UPDATE - Sorry this has taken so long but our winner is #10, Phoenix Peacock.  In response to the final snarky comment, I am so glad to find a good home for this treasure since I do not have the local community of friends with crafting skills that she assumes I must have and I have found the online crafting community to be amazingly trustworthy.  I'm not worried that any of Sew Mama Sew's readers are going to exploit or abuse this afghan in any way.  :-)

One of our tenants had to move out quickly to take care of some health issues and left this gorgeous afghan behind. Someone had put too much time and energy into it for this crafter to simply hand it over to the Salvation Army.
I'm hoping that the Sew Mama Sew crowd will provide a good home for it.
I'm not sure if it is crocheted or tatted, or even what the difference is between the two. My ignorance on the subject means that I am not the person to do the necessary repairs since there are several holes. The total dimensions are 100 inches by 100 inches and seems to be made from cotton.
I'm only shipping within the US and I really want this to go to someone who will respect the memory of the woman who originally made this by making the necessary repairs.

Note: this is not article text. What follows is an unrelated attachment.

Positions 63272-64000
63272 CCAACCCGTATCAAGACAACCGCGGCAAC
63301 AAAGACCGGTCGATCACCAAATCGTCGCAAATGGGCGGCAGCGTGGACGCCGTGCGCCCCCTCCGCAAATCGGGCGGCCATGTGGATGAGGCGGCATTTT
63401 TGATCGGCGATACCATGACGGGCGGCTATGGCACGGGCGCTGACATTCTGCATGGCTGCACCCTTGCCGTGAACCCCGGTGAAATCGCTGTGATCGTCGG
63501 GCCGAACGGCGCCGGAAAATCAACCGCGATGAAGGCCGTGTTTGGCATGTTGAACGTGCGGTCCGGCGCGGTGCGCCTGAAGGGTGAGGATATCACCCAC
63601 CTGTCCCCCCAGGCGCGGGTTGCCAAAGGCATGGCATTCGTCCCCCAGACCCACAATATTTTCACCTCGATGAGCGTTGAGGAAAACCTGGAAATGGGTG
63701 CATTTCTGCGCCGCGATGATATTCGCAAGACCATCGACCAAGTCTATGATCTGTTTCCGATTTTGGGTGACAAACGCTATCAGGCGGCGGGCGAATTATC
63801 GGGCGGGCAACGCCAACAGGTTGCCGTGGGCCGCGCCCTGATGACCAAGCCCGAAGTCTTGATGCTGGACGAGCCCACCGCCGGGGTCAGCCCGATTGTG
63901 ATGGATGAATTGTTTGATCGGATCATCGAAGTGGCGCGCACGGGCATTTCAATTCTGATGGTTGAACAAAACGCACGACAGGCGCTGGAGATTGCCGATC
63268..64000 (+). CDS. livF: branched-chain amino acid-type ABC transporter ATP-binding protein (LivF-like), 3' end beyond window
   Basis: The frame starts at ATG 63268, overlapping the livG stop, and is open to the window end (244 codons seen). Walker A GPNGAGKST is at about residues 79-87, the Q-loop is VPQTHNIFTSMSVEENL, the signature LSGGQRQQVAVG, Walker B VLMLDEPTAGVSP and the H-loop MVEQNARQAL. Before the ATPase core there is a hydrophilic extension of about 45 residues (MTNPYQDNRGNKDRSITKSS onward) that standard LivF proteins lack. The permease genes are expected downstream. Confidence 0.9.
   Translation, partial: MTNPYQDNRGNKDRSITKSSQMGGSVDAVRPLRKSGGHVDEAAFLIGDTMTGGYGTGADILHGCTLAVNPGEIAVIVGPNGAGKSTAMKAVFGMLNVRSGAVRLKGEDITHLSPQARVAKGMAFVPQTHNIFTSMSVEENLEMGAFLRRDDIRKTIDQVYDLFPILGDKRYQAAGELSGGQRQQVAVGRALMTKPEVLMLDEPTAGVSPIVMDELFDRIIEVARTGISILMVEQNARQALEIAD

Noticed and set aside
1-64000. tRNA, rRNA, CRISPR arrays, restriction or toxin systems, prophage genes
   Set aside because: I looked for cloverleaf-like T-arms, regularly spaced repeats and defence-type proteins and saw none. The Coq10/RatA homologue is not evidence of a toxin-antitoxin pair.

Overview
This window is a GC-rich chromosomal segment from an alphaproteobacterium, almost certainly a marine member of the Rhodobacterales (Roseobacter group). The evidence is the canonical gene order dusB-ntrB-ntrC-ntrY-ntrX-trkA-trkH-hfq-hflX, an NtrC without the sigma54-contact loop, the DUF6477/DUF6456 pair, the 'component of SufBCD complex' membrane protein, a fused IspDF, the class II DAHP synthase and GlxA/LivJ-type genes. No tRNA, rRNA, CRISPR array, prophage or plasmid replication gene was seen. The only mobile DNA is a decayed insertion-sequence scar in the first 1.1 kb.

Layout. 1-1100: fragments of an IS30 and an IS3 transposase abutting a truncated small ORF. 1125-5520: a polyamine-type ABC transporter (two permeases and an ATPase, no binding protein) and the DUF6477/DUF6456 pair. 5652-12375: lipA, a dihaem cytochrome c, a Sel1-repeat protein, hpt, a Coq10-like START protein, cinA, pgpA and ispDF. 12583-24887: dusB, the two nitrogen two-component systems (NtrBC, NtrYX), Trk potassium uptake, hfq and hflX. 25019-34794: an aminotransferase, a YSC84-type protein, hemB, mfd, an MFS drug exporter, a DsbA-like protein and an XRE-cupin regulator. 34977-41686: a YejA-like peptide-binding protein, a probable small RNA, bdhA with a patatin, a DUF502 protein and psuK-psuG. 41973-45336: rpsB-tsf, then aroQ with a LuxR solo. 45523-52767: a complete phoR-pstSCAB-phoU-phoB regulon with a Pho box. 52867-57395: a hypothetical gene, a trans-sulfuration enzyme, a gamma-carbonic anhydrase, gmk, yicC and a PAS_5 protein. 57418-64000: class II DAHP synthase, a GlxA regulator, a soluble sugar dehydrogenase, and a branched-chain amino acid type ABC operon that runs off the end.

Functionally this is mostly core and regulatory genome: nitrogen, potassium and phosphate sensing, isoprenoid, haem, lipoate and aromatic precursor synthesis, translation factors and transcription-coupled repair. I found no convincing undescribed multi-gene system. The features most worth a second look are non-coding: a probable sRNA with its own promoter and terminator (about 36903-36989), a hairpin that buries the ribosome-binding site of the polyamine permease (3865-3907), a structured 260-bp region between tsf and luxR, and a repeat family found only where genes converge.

Leave a comment below and I'll choose someone randomly in a week. Please leave your email in the body of the comment so I can contact you.

Good luck!

Friday, May 13, 2011

Preserving Beauty

My amazing friend Jess has begun a blog called Preserving Beauty that uses the metaphor of canning and preserving food to express and discuss larger issues of how to sustain the things that nourish us.  She brings in guest writers, as well as writing about these topics herself, and intersperses those essays with stories and recipes for literal canning and food preservation.  Plus, gorgeous photographs.

I love it love it love it.

She asked me to write a guest post and it went up today.  I'd love it if you would check it out: Preserving Beauty Means Asking For Help

Monday, May 02, 2011


Skin to skin contact is kind of amazing.

A nurse friend with a newborn says that when the baby won't stop crying, she strips off her own clothes, she strips the baby down and then puts her in the Moby wrap because she needs the skin-to-skin hormones this produces so she won't drop the baby off at the fire station.

This last month or so of pregnancy is proving pretty hard for me.  I'm still exercising regularly and going to yoga.  I meet up with friends for coffee, especially friends with babies, now that I'm only working one day a week.  I see my therapist and am going to church again.  I'm doing all of the things that you are supposed to do to stay emotionally and physically healthy.

And yet, there are days when I cannot stop feeling panicky and like the tears are just below the surface if anyone cared to prod.

Yesterday was one of those days.